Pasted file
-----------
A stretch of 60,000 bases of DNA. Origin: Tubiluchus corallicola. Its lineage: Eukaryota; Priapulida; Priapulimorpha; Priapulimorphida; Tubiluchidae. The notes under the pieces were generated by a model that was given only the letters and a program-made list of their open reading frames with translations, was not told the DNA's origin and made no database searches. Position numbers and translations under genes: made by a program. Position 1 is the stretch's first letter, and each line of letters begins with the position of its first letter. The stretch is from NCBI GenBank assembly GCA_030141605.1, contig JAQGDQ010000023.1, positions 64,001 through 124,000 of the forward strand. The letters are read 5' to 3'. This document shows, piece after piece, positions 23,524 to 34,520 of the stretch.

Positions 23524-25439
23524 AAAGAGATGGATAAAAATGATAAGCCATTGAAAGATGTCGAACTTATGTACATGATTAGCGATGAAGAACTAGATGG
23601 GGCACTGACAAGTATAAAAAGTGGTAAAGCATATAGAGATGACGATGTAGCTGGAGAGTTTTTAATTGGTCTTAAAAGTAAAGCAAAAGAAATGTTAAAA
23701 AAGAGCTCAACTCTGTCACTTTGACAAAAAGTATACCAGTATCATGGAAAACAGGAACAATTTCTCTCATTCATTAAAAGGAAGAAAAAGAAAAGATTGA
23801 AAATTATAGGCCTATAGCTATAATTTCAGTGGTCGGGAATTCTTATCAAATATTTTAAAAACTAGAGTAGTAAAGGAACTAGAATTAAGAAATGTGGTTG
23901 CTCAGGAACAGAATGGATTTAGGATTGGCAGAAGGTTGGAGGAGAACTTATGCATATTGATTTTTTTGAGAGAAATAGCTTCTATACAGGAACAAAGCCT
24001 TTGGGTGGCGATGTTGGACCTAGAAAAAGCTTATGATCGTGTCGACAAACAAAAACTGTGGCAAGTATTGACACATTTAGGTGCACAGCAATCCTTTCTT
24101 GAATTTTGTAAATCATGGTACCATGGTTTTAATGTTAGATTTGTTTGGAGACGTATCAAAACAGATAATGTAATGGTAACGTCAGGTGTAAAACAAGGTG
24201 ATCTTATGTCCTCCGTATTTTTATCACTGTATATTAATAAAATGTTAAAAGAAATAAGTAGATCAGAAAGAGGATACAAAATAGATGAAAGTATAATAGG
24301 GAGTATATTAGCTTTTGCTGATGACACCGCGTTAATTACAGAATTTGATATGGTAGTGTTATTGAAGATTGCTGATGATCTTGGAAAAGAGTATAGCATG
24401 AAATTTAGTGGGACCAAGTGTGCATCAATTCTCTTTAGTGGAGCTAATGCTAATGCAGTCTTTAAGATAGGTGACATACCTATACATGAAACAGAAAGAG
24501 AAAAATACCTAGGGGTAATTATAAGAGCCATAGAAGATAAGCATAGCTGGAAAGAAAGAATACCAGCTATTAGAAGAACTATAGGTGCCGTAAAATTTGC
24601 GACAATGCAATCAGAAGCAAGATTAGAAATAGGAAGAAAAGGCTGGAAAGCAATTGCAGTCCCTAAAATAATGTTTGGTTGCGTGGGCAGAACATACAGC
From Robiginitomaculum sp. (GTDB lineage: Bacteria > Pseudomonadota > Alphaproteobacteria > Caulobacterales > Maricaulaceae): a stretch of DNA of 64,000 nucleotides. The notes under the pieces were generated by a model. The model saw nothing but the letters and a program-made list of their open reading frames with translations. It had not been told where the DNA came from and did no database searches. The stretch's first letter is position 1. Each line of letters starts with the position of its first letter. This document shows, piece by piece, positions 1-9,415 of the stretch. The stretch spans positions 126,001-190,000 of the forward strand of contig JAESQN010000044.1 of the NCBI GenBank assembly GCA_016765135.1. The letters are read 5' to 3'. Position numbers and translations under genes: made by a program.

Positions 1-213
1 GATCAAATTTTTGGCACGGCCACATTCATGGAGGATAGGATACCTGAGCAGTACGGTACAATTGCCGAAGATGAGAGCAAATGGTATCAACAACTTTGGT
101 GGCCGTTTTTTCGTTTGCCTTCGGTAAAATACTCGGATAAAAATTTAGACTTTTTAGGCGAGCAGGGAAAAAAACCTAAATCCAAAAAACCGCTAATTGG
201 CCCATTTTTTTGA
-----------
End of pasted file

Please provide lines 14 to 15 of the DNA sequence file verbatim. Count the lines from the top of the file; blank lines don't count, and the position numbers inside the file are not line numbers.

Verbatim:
24601 GACAATGCAATCAGAAGCAAGATTAGAAATAGGAAGAAAAGGCTGGAAAGCAATTGCAGTCCCTAAAATAATGTTTGGTTGCGTGGGCAGAACATACAGC
From Robiginitomaculum sp. (GTDB lineage: Bacteria > Pseudomonadota > Alphaproteobacteria > Caulobacterales > Maricaulaceae): a stretch of DNA of 64,000 nucleotides. The notes under the pieces were generated by a model. The model saw nothing but the letters and a program-made list of their open reading frames with translations. It had not been told where the DNA came from and did no database searches. The stretch's first letter is position 1. Each line of letters starts with the position of its first letter. This document shows, piece by piece, positions 1-9,415 of the stretch. The stretch spans positions 126,001-190,000 of the forward strand of contig JAESQN010000044.1 of the NCBI GenBank assembly GCA_016765135.1. The letters are read 5' to 3'. Position numbers and translations under genes: made by a program.